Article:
Tuesday, October 04, 2005
british muslim magazine 'emel' goes mainstream
The launch of a glossy new lifestyle magazine is a not uncommon event in Britain, where newsagents’ shelves are crammed with a vast array of publications. But what makes the launch of Emel exceptional is that it is a Muslim magazine hoping to expand its readership to include non-Muslims.
Emel arrived in mainstream outlets such as W H Smith, Tesco, Asda and Waterstones last Thursday. Its name is derived from the initials “M” and “L”, standing for Muslim Life, and it is also close to the Arabic for “hope".
The magazine’s editor Sarah Joseph is a British convert to Islam. With her intelligence, calmness and good humour, she is one of the most effective Muslim commentators to appear regularly on British television.
Emel was founded two years ago as a quarterly available only at specialist Muslim bookshops. It has now gone monthly and entered the British mainstream market in response to a growing interest among some sectors of the British public in learning more about Islam and Muslims.
The cover picture is of singer Sami Yusuf who, according to Emel’s profile of him, has “revolutionized the English nasheed landscape, especially with his quality music videos”, and is “truly blazing a trial in the international Muslim music scene”. His latest album “My Ummah” has just been released.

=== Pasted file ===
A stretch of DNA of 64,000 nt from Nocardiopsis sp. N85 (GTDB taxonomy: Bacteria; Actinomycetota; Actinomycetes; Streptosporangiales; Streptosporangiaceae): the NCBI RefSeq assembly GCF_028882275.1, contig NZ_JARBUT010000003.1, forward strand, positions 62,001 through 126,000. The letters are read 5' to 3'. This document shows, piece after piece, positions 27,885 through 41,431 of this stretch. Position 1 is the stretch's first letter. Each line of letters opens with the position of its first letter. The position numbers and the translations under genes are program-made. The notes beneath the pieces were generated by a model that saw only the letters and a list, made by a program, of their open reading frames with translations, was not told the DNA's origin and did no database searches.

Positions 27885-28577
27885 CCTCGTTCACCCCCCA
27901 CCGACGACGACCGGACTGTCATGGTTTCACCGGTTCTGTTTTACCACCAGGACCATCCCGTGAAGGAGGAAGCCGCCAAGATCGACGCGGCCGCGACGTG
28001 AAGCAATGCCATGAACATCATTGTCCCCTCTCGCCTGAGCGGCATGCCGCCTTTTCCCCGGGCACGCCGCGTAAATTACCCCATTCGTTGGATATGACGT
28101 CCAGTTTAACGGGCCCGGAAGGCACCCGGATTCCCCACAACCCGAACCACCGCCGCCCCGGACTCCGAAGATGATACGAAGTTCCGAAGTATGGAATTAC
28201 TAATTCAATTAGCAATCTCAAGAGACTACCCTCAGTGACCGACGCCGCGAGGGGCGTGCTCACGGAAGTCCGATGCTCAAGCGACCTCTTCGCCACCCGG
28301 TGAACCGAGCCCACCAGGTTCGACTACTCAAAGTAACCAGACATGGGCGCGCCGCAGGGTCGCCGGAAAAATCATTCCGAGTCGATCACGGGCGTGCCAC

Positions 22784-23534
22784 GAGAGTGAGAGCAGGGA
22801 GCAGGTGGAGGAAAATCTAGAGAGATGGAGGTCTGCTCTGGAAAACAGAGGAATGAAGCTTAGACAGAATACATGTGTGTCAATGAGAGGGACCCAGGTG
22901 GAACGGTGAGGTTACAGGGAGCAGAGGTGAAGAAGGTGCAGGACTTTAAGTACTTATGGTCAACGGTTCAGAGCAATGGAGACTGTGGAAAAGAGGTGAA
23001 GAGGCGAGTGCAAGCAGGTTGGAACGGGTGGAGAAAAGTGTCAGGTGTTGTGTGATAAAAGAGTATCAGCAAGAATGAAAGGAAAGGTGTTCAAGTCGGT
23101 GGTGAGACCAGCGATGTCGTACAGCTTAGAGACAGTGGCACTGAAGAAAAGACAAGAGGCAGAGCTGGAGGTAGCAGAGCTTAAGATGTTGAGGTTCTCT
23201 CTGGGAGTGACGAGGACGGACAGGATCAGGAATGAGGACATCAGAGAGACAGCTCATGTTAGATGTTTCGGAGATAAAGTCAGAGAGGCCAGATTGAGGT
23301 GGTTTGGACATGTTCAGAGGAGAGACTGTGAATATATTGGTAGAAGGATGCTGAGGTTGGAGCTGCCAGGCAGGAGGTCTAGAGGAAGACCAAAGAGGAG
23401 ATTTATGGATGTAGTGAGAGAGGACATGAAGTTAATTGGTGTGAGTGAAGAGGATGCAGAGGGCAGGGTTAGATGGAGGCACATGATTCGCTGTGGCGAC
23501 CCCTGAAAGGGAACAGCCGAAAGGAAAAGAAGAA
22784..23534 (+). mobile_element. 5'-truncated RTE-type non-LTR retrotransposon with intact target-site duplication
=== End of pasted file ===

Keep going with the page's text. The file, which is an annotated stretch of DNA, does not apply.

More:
Emel covers many aspects of the lives of Muslims in Britain, with a mixture of comment, features, real life stories, finance, health, food, interiors, garden, fashion, travel and art. Several articles mark the holy month of Ramadan, including a thoughtful piece by scholar Tariq Ramadan. There are articles on seclusion and additional prayers during Ramadan, on “moonsighting” and on Ramadan fitness. There is also an interview with three Pakistani cricketers on their experiences of Ramadan.
On the political front, the magazine examines the reaction to the London attacks of 7/7 and has an article on “how to stop the preachers of hate.” The arts section takes an in-depth look at the work of the famous London-based Egyptian artist Ahmed Moustafa, who is inspired by Islamic calligraphy and geometry.
Sarah Joseph and her team have succeeded in producing a magazine that is fresh, lively and thought-provoking, with high standards of writing and design. It lives up its aim, which Joseph describes as being “a positive voice that celebrates the value of being a Muslim in today’s Britain.” She identifies a nascent British Muslim culture that is emerging, “far away from the anger violence and rhetoric of the theologically unsound; far away from the sensationalised media clichés of extremism and alienation.”
Saudi Gazette October 4